09 Type-based Analysis

09 Type-based Analysis - Section Outline Type and...

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Unformatted text preview: Section Outline Type- and Constraint-Based Analysis Constraint-based Analysis Type-based Analysis ◮ Type Systems ◮ Type Inference ◮ Steensgaard’s Flow-Insensitive Pointer Analysis Relation to Datafow Analysis Ben Hardekopf () CS 290C Program Analysis Fall 2011 1 / 71 Section Outline Type- and Constraint-Based Analysis Constraint-based Analysis Type-based Analysis ◮ Type Systems ◮ Type Inference ◮ Steensgaard’s Flow-Insensitive Pointer Analysis Relation to Datafow Analysis Ben Hardekopf () CS 290C Program Analysis Fall 2011 2 / 71 What Is A Type? Definition (Type) A type is a set of related values, or equivalently, a logical predicate. Types approximate values. An expression of type τ must have a value that belongs to the set of values described by τ . Ben Hardekopf () CS 290C Program Analysis Fall 2011 3 / 71 What Is A Type? Definition (Type) A type is a set of related values, or equivalently, a logical predicate. Types approximate values. An expression of type τ must have a value that belongs to the set of values described by τ . Example The statement “ exp : int ” states that expression exp evaluates to an integer. It is equivalent to the predicate int ( exp ) = true . Ben Hardekopf () CS 290C Program Analysis Fall 2011 3 / 71 What Is A Type? Definition (Type) A type is a set of related values, or equivalently, a logical predicate. Types approximate values. An expression of type τ must have a value that belongs to the set of values described by τ . Example The statement “ exp : int ” states that expression exp evaluates to an integer. It is equivalent to the predicate int ( exp ) = true . Example (Common Types) Type Description Example int integers 42 bool boolean values true int [ ] array of integers [1, 1, 2, 3] int → bool functions from int to bool fun ( x : int ) { return x ≤ } Ben Hardekopf () CS 290C Program Analysis Fall 2011 3 / 71 What Are Types Good For? Types prevent certain kinds of semantically nonsensical computations, i.e., computations that are not defined in the semantics of a language. Example (Ill-typed Program) def foo = fun (x) { y := x+1 ; return y } z := 1 + foo Ben Hardekopf () CS 290C Program Analysis Fall 2011 4 / 71 What Are Types Good For? Types prevent certain kinds of semantically nonsensical computations, i.e., computations that are not defined in the semantics of a language. Example (Ill-typed Program) def foo = fun (x) { y := x+1 ; return y } z := 1 + foo But not all kinds of errors. A program can still compute something of the right type , but the wrong value . Example (Well-typed, but Incorrect Program) def AbsVal = fun (x) { if (x < 0) then { y := x } else { y := 0-x } ; return y } z := AbsVal(10) Ben Hardekopf () CS 290C Program Analysis Fall 2011 4 / 71 Terminology There is a lot of confusion surrounding typing and its terminology. People often use the terms incorrectly or inconsistently, which can make the debates about typing very frustrating. Here we’ll lay out a number ofdebates about typing very frustrating....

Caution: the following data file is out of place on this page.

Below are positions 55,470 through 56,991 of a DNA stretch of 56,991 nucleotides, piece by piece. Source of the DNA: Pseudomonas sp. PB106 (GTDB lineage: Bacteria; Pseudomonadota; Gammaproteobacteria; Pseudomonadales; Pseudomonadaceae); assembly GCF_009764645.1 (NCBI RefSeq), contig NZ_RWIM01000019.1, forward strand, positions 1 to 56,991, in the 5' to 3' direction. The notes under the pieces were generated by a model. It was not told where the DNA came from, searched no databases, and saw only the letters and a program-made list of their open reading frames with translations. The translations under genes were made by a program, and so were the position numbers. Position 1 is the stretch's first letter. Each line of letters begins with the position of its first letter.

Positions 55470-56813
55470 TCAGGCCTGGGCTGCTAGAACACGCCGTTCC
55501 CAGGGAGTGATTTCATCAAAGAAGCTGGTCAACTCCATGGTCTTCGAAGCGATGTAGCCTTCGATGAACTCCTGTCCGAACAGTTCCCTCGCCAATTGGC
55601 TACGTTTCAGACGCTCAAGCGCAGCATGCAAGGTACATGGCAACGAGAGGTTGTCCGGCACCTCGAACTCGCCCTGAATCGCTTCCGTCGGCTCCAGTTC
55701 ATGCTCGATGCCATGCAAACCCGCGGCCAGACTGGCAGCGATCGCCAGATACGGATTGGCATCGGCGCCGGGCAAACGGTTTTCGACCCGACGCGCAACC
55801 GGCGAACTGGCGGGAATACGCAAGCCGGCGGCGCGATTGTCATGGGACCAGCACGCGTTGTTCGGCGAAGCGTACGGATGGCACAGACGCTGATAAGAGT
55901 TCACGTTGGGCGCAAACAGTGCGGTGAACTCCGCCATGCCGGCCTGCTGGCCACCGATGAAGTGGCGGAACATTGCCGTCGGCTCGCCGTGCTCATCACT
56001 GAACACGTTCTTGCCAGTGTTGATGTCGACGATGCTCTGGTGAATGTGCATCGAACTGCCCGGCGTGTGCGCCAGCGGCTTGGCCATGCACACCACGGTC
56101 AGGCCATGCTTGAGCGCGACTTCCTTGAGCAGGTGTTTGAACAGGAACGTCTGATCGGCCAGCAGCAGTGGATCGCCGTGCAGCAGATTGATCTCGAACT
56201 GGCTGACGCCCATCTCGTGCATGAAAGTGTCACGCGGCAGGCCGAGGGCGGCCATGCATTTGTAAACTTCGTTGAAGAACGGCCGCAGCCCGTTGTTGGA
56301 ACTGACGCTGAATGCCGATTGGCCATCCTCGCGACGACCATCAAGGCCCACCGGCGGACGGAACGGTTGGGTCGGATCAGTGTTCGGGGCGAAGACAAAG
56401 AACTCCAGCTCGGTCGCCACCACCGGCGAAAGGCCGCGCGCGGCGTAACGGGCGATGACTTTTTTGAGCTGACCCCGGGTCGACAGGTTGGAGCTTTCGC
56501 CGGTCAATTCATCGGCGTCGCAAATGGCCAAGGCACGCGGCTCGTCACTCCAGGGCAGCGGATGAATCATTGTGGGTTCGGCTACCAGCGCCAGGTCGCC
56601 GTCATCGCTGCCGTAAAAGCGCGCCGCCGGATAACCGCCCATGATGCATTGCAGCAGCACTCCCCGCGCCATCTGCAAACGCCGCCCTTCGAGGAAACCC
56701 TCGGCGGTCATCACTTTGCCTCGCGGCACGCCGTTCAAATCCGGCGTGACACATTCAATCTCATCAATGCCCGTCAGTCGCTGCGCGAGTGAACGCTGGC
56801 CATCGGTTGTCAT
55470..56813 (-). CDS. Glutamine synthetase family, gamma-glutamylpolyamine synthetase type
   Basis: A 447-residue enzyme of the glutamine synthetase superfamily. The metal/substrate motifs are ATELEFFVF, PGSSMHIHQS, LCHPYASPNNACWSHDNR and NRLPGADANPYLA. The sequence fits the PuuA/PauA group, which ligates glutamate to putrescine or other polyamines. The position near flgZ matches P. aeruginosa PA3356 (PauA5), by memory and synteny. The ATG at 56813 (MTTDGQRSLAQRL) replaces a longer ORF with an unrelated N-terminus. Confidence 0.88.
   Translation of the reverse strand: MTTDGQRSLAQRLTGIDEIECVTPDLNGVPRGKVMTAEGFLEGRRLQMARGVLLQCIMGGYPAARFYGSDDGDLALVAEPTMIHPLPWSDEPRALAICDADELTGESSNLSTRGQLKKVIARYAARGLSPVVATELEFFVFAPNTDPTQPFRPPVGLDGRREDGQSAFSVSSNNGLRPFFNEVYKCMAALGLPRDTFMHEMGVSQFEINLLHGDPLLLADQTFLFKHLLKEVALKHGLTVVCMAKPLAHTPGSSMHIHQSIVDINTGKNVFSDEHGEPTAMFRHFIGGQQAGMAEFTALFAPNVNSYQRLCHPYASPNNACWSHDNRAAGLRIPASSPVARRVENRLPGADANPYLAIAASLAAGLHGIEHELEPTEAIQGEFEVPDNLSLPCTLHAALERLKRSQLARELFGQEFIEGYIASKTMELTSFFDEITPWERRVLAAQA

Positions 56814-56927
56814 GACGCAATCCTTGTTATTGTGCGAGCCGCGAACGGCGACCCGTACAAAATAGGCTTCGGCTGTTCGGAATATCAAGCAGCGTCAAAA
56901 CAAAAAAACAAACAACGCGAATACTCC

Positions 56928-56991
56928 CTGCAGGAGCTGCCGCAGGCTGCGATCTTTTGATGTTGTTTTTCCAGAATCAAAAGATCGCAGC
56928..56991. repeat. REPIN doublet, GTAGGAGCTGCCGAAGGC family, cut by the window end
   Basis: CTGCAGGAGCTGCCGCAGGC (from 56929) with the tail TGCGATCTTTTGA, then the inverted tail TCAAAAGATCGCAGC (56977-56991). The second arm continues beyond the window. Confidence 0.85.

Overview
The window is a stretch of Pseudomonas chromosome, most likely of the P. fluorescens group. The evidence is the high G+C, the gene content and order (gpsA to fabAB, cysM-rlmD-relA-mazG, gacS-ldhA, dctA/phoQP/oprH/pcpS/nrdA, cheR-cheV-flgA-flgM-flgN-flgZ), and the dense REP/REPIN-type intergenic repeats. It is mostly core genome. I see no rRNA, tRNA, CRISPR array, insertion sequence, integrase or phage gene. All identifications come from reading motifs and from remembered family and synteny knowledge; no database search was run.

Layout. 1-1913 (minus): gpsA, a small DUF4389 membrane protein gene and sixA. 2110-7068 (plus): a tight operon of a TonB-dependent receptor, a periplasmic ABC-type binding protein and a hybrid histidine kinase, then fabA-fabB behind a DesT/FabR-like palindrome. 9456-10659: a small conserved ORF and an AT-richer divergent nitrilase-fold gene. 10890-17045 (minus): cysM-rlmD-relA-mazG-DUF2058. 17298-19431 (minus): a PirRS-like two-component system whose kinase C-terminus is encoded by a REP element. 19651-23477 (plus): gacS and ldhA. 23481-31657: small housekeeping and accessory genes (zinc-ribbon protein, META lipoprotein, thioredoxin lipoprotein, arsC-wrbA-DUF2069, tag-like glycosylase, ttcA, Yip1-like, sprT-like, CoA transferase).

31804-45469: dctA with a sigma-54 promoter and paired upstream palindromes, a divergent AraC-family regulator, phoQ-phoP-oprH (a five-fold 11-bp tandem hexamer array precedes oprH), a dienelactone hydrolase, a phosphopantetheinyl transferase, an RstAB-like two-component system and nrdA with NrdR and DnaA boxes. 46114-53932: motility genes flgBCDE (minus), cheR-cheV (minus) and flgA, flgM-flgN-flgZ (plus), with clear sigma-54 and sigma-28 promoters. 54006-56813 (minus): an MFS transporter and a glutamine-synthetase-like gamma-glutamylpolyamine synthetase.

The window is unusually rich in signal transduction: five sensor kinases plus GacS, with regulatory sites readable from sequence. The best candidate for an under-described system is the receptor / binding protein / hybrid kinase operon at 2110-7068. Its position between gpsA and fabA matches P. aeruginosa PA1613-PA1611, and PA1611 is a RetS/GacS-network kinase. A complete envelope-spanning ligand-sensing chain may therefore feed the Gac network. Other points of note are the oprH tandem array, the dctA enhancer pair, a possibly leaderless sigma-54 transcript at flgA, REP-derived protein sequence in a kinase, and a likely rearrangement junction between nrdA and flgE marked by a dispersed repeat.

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This note was uploaded on 12/27/2011 for the course CMPSC 290a taught by Professor Vandam during the Fall '09 term at UCSB.

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09 Type-based Analysis - Section Outline Type and...

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